TV writer Peter Moffat has an intimate knowledge of severe atopic dermatitis; he’s lived with it for 50 years. Moffat even wrote the condition into his hit BBC series “Criminal Justice,” which became the hit HBO miniseries “The Night Of.” Both shows feature a lawyer named Stone with noticeable atopic dermatitis on his always-sandaled feet.
Now, Moffat has teamed up with Regeneron, Sanofi and the National Eczema Association on an atopic dermatitis disease awareness effort called “Understand AD: A Day in the Life.” The featured “day in the life” short film is one that Moffat wrote, directed and narrated to bring the reality of eczema and atopic dermatitis into clearer view. It follows a young woman with atopic dermatitis and shows how everyday items like a sink, bleach, lotion and even a hairbrush play into her life in ways they don’t for people without the skin condition.
“Understand that it’s painful, it’s chronic, it’s inflammation, but it’s not contagious. Understand it effects their entire life. It’s more than skin deep," Moffat's narration explains. Other videos on the website also chronicle stories from real patients, including Moffat.
Moffat and the partners debuted the effort and the UnderstandAD.com website at an event in New York last week. Moffat, who has had people move away from him when they’ve seen his atopic dermatitis-affected skin, said he wanted to create a conversation about the disease—how it’s not talked about, how it should be talked about, and how misunderstood it is by the public at large. Atopic dermatitis is a serious and chronic form of eczema.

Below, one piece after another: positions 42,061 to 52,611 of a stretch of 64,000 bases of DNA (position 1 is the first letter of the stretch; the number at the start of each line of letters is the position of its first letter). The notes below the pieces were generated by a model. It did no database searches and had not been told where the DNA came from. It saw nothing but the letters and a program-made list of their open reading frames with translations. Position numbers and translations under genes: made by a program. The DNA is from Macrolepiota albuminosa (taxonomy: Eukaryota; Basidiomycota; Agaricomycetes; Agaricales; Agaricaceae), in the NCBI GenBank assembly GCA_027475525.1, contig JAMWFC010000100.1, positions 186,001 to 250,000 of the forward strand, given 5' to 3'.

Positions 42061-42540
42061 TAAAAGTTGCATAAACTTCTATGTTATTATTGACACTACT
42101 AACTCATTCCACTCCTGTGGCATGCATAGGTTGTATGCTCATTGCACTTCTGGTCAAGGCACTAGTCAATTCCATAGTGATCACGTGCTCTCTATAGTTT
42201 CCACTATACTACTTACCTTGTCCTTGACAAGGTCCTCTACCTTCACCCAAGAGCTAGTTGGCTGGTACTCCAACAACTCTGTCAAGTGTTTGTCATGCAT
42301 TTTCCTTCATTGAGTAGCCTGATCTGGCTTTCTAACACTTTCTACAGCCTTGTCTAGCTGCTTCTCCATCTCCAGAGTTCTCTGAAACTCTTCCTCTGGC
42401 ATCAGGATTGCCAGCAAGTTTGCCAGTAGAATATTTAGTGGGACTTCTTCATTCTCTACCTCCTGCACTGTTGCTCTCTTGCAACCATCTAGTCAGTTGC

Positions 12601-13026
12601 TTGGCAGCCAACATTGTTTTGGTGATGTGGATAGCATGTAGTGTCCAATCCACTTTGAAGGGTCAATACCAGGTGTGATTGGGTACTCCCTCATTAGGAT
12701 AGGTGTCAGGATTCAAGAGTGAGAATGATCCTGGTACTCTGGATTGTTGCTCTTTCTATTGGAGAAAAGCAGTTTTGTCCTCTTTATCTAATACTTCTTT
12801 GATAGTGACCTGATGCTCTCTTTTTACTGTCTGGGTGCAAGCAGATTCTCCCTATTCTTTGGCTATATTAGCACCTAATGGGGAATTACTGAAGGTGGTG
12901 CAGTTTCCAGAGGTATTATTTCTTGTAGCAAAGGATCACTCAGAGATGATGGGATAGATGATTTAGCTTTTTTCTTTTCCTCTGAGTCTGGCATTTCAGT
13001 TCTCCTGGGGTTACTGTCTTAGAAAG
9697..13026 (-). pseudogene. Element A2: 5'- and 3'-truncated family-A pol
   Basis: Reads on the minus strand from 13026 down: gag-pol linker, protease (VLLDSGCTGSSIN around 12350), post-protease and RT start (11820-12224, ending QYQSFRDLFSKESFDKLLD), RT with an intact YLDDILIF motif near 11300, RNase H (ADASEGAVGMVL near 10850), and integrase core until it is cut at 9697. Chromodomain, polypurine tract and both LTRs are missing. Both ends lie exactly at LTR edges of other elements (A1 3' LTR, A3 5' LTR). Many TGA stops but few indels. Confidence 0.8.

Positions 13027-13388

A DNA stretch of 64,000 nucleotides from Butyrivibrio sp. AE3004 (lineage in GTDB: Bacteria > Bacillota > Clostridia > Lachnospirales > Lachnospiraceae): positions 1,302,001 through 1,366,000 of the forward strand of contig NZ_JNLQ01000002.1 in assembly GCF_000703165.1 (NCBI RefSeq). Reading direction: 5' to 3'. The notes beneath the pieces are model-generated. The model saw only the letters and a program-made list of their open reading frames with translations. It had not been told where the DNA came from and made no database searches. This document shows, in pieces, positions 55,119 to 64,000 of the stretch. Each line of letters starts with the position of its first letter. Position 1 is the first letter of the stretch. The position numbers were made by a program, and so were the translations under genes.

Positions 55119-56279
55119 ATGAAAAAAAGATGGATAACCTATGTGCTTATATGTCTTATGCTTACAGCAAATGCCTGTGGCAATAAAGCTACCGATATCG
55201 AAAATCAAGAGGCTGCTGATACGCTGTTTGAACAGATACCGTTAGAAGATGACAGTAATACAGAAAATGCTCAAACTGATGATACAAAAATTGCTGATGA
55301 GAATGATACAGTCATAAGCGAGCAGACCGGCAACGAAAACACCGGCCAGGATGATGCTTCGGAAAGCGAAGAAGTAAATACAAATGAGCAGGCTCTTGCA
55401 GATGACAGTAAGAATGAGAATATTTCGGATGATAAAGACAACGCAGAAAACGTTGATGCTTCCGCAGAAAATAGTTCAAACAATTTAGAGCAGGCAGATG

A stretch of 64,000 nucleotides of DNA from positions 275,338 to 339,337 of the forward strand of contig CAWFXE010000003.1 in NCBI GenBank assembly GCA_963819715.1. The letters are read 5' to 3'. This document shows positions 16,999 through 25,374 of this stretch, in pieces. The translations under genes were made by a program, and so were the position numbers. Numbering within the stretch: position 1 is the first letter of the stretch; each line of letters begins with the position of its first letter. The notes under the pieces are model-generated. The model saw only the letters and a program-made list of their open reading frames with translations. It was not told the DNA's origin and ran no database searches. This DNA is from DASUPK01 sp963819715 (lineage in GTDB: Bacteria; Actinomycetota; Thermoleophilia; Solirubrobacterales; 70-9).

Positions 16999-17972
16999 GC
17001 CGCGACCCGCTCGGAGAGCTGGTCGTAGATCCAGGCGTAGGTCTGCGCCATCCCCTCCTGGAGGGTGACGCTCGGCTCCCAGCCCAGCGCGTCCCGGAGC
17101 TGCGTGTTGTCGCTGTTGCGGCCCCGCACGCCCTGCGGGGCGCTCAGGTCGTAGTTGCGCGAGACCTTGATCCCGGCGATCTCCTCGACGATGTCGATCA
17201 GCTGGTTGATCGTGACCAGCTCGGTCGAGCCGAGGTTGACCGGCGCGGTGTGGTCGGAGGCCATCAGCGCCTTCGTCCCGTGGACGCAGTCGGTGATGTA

“What was great about ‘The Night Of,’ among many things, was the response of the community at large to the story of (John Turturro’s character John Stone’s) disease, which probably for the first time in American television was laid out in all its proper, full story. Day to day, minute by minute, living with it in his private and public life. Once the show had that success and attention, and people had written or thought about AD or eczema properly off the back of that, I found I was wanting to do more. This program is about that,” Moffat said.
Verena Hultsch, a dermatologist and medical affairs director at Sanofi Genzyme, worked with Moffat on the medical approvals on the program and was impressed with Moffat, calling him “the perfect ambassador for understanding AD from his story.”
“Society is totally underinformed about the severeness of atopic dermatitis. These patients have a hard life and it never stops,” said Hultsch, who has firsthand experience with AD through her own children’s conditions.
Sanofi and Regeneron market the treatment Dupixent, approved in March as the first drug to inhibit the IL-4 and IL-13 immune system pathways, and the first new treatment in years for atopic dermatitis. Analysts expect the drug to reach peak sales of $4 billion.
Moffat said he hopes the film will spark conversations and empower people with AD.
“What’s completely brilliant is I thought that since I’ve been a sufferer, how great is it that I could be a spokesperson. But actually what I'm finding is that the whole business of talking to people who are patients or active in the community is incredibly empowering for myself and for having proper conversations. Which is the whole point, isn’t it really? To just get people to talk about it in a normal way, rather than hiding it and keeping it secret,” he said.